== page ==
Do you love clotted cream on your scones? It’s one of the more classic British delicacies, but very few people know how it’s actually made. This creamy delight requires plenty of patience to create, but it’s well worth the wait for that special mixture.
Where did clotted cream originate?
Originally, this delicacy was made by farmers trying to prevent their milk from spoiling. They discovered that if they heated the milk, they could skim off the thickened mixture and discard the whey. The clotted cream lasted far longer than plain milk and was a good way for dairy farms to keep their dairy from spoiling, long before refrigeration existed.
Both Cornwall and Devon claim clotted cream as their own, but the process is the same regardless of where it’s made.
How Clotted Cream is Made
The base of this condiment is, obviously, heavy cream. This is gently heated for a long period of time, usually around 12 hours. The heat is kept low, so the cream doesn’t actually cook, but the fat separates and floats to the top. This is then skimmed off, leaving the whey behind. Since the fat has separated and left the liquids behind, you now have a very thick, super creamy mixture.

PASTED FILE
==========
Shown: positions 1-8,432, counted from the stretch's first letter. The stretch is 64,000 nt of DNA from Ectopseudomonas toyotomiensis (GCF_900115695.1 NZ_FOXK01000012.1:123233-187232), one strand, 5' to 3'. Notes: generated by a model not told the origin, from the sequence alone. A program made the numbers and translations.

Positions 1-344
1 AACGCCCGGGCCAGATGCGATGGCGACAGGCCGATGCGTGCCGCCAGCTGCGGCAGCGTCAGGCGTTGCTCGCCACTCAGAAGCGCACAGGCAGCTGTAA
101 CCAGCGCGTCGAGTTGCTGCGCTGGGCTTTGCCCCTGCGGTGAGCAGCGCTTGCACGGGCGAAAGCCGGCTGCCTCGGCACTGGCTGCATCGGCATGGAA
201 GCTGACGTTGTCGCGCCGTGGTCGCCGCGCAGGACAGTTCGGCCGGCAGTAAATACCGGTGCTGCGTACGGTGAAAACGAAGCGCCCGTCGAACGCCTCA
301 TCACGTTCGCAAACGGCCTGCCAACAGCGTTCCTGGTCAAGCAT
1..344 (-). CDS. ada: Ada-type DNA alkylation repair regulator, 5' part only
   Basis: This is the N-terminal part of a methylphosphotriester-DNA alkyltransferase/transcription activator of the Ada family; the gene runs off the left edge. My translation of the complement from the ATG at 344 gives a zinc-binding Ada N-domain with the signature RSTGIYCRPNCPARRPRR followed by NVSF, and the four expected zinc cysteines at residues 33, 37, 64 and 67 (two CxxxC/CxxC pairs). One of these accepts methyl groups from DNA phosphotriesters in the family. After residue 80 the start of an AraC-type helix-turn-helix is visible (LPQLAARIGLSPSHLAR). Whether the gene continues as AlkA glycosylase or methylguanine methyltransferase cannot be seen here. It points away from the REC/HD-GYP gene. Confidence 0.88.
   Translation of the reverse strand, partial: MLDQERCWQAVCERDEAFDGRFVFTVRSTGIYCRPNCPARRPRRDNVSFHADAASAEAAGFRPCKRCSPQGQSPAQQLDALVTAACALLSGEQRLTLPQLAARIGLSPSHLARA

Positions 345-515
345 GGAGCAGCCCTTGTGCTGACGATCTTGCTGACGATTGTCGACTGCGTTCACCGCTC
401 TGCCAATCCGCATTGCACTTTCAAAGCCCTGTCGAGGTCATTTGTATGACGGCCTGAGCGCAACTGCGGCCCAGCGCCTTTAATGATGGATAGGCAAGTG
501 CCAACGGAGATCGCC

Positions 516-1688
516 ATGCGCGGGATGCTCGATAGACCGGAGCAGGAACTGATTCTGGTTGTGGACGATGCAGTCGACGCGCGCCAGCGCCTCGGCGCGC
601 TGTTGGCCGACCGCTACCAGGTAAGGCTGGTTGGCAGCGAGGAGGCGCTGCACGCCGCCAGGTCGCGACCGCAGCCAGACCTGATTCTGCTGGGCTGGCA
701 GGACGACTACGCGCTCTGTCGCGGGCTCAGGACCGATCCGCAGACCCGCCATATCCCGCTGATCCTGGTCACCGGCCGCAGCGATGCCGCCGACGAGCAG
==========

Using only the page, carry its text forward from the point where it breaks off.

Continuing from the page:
After skimming, the cream is left out to cool for several hours before being refrigerated. This allows it to firm up and a good clotted cream is often very thick, but melts on your tongue.
One of the biggest benefits of cream being treated this way is that it lasts for some time. You can even find it shipped around the world, though some countries have banned the delicious treat.
How to Use Clotted Cream
You may be most familiar with using the cream atop a scone, along with jam. However, there are a number of other ways to use it.
Add some clotted cream to a dish of berries and enjoy the incredible flavour as a light snack or dessert. It can also be spread on a heavy pound cake or used to top biscuits. It’s equally good on toast, particularly with a drizzle of golden syrup or chocolate syrup. You may prefer it with savoury, adding some beans for a unique take on beans on toast.
Often, you can replace the cream cheese in uncooked recipes with clotted cream, such as in stuffed peppers or chocolate truffles, etc. Since it has no added sweeteners or flavours, the cream can be used in both sweet and savoury dishes.
Clotted cream is a great addition to many of your dishes. If you’re looking for a reliable supplier for it, Freshways has what you need. Contact us today to learn more.